Knotty Ladies

Rose Ritter (from left), Linda McKinley, Norma Perrine and Rose Carter are known as the Knotty Ladies at the Crawford County Care Center. They create blankets for children in foster care.

WOODCOCK TOWNSHIP — A group of ladies who live at the Crawford County Care Center were looking for a way to help those in need. You wouldn't know it from the group's name they chose for themselves, but the only thing getting twisted when they get together is fabric.

The "Knotty Ladies" started meeting in January. Since then they have gathered on four occasions to create tie blankets to donate to children in foster care.

Rose Ritter, Linda McKinley, Norma Perrine and Rose Carter sat at a table in a cozy room Monday working on blankets and admiring the stuffed animals that will be donated along with each blanket.

Carter joked about the group's name.

"Sometimes men ask us where we are going and what we are doing," she said. "I just tell them I'm going to do things with the 'Knotty Ladies.' I don't tell them how to spell it."

The ladies don't have a specific date or time to meet. "We meet when we have material," McKinley said.

The material used to make the blankets has been donated. The stuffed animals were donated also.

Meadville Toys for Tots received a large donation of stuffed animals from Build-A-Bear Workshop during the holidays, according to Carrie Nageotte, Meadville Toys for Tots coordinator.

"When I heard what the ladies at the center were doing, I thought what better way to use our donation," Nageotte said. "It just worked out perfect."

As the Knotty Ladies went about their business Monday morning, Pam Schultz, the care center's activity director,  talked about the idea that sparked the group's projects. 

"A nurse who works here has a friend who works in the court system placing children in foster care," Schultz said. "Sometimes the children are taken from their homes with nothing. It's so scary for them."

The blankets created by the ladies, as well as donated stuffed animals, are taken to court and given to each children, according to Schultz.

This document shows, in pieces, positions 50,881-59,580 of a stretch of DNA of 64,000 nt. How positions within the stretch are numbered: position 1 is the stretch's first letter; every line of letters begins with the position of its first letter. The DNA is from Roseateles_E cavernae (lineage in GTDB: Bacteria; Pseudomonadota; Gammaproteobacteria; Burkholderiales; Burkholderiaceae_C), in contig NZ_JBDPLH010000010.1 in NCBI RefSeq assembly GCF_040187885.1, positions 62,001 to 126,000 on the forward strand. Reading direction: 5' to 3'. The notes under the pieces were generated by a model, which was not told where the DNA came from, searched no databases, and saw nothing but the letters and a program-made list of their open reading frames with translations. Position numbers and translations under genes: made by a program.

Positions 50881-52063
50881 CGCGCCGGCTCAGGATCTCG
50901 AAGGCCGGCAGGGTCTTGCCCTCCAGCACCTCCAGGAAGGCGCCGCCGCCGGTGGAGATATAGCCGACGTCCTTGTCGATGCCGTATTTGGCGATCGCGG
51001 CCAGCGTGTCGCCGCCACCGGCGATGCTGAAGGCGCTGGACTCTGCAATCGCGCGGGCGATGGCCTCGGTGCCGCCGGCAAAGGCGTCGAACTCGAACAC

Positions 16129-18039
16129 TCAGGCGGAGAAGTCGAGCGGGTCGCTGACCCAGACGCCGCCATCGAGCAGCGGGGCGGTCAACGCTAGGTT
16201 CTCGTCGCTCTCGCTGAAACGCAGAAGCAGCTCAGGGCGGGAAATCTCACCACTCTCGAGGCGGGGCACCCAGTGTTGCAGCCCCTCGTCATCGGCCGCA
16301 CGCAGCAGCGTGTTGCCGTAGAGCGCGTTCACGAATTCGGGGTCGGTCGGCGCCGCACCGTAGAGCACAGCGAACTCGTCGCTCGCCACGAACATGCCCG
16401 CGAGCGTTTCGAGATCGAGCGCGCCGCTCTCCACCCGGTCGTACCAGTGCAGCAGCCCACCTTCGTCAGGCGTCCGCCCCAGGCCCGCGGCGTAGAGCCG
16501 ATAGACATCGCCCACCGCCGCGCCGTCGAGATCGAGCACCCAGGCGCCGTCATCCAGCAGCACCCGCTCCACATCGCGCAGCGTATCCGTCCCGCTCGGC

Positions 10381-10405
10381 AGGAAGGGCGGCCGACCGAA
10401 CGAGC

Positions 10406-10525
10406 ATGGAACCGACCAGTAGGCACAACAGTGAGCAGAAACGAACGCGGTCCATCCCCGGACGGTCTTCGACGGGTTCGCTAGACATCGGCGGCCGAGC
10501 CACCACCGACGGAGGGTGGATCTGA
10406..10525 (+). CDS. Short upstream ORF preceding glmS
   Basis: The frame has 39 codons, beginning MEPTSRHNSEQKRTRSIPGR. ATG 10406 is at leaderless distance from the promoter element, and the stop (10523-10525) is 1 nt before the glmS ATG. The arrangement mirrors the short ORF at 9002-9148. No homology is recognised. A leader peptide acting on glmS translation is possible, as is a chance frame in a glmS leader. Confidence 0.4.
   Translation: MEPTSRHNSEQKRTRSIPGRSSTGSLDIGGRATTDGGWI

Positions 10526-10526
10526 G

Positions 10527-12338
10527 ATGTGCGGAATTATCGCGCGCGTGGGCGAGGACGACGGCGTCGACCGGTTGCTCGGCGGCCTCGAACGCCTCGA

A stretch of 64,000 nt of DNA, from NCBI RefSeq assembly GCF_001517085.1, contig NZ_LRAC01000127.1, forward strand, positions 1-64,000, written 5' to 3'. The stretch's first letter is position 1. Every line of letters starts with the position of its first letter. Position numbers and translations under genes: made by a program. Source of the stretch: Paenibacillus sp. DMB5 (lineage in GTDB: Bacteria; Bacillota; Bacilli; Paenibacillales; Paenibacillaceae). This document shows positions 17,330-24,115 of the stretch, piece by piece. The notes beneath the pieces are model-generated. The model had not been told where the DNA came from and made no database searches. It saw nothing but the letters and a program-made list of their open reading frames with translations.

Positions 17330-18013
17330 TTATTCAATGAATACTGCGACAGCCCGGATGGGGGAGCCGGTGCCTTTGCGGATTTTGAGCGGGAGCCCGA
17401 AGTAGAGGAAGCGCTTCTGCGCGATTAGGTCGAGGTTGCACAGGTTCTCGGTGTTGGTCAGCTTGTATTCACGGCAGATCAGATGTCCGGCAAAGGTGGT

The knots all around the edges of the tie blankets serve a purpose for both the creator and receiver, Schultz said.

"Twisting the knots has a calming, soothing effect," she said.

Not all of the Knotty Ladies tie the knots that surround the blankets, according to Schultz.

"Everybody has a different skill," she said. "Some are good at cutting, some are good at knotting and some come just to add to the conversation."

As if cued by Schultz, the two Roses at the table acknowledged each other with a "Hi Rosie" and a grin.

Everything that happens in the court system is confidential, so the ladies never get to meet the recipients of the blankets, Schultz said. "But it still gives them purpose to do things for others," she said as all four Knotty Ladies nodded in agreement.

The Knotty Ladies aren't the only residents of the center who are finding creative ways to give back.

"We have a men's group who made dog toys from socks and water bottles," Schultz said. "They're being donated to the Crawford County Humane Society."

The center is also accepting donations Thursday through Feb. 20 of food, treats, toys, blankets and money for the Humane Society. Donations may be dropped off at the Crawford County Care Center, 20881 Route 198. Donations will be delivered to the Humane Society on Feb. 21.

Lorri Drumm can be reached at 724-6370 or by email at

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